Staying in the water for more than 15 minutes is not recommended when visiting the Dead Sea. Any more and certain areas of your body, like your armpits, will begin to sting. Get out fast and take a quick shower. Wash everything, including those shoes or the grime will stick (not a bad idea to soak them too when you get home). Take another shower when you get back to your hotel to really get the salt off you. The beach I went to, the Ein Bokek, had plenty of showers on the beach and I highly recommend using them.
- Use your hands
When you’re visiting the Dead sea, while you are floating, use your hands to navigate if you are beginning to drift away from your group. Think of your hands as rudder, and it becomes really easy. Use your hands to get closer to the shore when it nears the time to get out. It can be difficult to stand back up from floating at some distance from the shore.
One thing you can do is float as close to shore till your backside touches ground, then just sit up and you’re ashore!
- Stay up
The water of Dead Sea has 21 different kinds of minerals that are very soothing for your skin. Plus, the air here is rich in bromine, a natural tranquilizer. The relaxed feeling you are having during your floating can make you very drowsy. If that happens, get out of the water quickly and take a shower. Do not fall asleep when in the water.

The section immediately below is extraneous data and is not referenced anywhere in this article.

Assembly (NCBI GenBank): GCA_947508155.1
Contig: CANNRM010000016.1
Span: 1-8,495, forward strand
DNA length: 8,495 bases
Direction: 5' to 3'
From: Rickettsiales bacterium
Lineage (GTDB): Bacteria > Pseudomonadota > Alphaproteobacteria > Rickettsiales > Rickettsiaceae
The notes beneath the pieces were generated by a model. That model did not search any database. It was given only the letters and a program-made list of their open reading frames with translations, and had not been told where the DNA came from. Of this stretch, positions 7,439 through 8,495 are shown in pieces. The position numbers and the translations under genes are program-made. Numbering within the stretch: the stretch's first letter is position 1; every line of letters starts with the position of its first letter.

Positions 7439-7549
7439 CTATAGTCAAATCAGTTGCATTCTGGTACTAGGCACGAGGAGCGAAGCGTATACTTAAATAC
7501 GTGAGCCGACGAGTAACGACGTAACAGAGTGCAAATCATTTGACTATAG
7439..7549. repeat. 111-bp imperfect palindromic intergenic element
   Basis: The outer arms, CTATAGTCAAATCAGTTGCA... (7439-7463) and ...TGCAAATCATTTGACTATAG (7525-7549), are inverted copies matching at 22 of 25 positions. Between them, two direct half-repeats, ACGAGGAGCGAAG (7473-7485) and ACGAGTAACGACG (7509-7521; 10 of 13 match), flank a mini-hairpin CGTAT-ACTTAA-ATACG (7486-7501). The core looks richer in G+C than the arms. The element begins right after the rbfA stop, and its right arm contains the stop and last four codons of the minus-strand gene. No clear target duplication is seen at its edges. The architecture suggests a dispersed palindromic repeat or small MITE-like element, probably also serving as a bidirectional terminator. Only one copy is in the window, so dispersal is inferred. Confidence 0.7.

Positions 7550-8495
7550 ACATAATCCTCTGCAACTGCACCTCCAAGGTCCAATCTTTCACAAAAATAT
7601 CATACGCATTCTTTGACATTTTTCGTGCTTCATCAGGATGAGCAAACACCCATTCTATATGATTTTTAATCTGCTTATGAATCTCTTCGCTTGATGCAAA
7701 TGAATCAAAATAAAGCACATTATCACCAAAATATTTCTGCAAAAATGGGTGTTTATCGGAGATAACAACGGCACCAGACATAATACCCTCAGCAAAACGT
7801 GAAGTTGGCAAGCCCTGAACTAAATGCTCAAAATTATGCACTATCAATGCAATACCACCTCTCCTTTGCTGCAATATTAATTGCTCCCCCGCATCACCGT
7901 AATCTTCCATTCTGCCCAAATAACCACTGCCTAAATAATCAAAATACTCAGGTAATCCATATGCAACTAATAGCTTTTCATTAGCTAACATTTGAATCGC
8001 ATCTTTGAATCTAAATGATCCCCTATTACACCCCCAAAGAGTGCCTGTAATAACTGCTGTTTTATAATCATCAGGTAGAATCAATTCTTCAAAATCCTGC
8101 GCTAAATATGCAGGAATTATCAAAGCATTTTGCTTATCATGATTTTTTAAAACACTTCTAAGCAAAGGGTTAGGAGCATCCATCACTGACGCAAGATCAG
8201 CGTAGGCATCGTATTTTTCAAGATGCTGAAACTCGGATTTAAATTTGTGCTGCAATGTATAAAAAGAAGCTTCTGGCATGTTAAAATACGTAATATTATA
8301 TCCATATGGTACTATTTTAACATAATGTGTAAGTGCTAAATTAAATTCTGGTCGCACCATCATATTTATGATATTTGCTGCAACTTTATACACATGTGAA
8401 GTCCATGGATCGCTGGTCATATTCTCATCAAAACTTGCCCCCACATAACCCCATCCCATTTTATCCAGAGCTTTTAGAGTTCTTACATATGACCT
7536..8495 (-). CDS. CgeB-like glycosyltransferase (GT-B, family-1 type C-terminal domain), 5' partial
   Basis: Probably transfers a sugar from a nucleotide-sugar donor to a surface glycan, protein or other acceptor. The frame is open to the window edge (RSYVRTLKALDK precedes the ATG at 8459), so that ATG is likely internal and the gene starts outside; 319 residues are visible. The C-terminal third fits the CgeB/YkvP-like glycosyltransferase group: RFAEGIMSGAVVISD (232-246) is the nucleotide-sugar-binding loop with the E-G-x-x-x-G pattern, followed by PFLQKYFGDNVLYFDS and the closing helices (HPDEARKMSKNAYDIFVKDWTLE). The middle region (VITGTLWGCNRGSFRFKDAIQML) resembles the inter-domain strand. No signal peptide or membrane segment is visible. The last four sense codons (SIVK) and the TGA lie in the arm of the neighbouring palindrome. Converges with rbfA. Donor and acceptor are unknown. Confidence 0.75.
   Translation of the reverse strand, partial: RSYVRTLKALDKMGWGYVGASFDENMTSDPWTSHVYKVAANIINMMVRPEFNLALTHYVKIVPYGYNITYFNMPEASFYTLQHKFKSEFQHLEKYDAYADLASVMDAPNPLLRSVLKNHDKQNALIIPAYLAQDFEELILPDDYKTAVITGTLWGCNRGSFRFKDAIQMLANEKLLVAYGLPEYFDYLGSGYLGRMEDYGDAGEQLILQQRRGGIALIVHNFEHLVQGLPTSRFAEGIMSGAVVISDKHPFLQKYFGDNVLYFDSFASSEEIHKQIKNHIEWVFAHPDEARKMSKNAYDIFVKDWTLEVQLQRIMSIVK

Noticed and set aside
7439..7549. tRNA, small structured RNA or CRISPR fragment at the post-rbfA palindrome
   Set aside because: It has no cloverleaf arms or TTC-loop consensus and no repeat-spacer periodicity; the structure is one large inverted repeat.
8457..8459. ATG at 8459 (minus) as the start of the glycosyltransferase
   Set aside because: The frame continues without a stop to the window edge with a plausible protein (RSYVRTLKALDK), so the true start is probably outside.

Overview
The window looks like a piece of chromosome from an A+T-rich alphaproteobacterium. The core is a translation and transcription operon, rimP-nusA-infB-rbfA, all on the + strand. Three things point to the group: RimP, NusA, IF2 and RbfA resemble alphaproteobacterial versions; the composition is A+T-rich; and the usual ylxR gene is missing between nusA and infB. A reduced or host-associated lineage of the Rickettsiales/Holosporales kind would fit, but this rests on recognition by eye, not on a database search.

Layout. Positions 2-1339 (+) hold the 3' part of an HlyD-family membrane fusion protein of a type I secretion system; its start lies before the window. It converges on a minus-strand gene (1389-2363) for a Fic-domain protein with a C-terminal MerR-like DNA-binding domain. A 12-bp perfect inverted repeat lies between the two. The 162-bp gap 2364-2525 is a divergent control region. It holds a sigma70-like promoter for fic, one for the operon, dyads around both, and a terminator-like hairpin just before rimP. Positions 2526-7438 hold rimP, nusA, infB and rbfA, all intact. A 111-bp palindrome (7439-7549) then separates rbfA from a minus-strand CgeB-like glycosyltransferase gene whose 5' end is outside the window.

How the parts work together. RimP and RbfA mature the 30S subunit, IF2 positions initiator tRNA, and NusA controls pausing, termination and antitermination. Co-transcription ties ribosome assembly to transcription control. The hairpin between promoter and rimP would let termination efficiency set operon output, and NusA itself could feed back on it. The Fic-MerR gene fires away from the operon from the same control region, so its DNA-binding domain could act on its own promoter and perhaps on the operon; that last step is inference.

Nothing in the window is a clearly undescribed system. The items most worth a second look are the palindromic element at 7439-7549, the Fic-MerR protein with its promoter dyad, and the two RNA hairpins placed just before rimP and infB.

But, there are some fantastic shops to visit all up and down route 90, along the Dead Sea, selling the worlds leading cleaning cosmetics.
- Choose the right beach
I know I said no one really drowns at Dead Sea, but why take chances? Pick a beach like Ein Gedi or Ein Bokek that has lifeguards, shower stalls, and cafes. Avoid walking into just any inviting stretch of water.
- Women beware!
My wife is going to kill me if I don’t tell you this. Don’t use any feminine products before going into Dead Sea. They suck up the salty water like a sponge and in places where you don’t want abrasive salt.
When visiting the Dead Sea, make sure to try the floating experience even if you can’t swim because you won’t sink anyway.
The first time my girlfriend went was so much fun because watching her “see” and “experience” such an amazing thing, floating on water was new. Once she got the hang of it, without the water in the eyes, I think we could’ve floated across to Jordan if we wanted too.
Here are the shoes that I wear when visiting the Dead Sea: Men’s Wave Water Shoes Pool Beach Aqua Socks, Yoga , Exercise,11 D(M) US,Black/Black
After learning the bitter hard way about burning my feet on those rocks, these were a real life saver!
And for those asking why it’s called the Dead Sea? The salt content is so high no living things can grow in the water.
Oh, and don’t forget, make sure to visit Masada while you’re there! It’s literally down the block!
Have fun visiting the Dead Sea!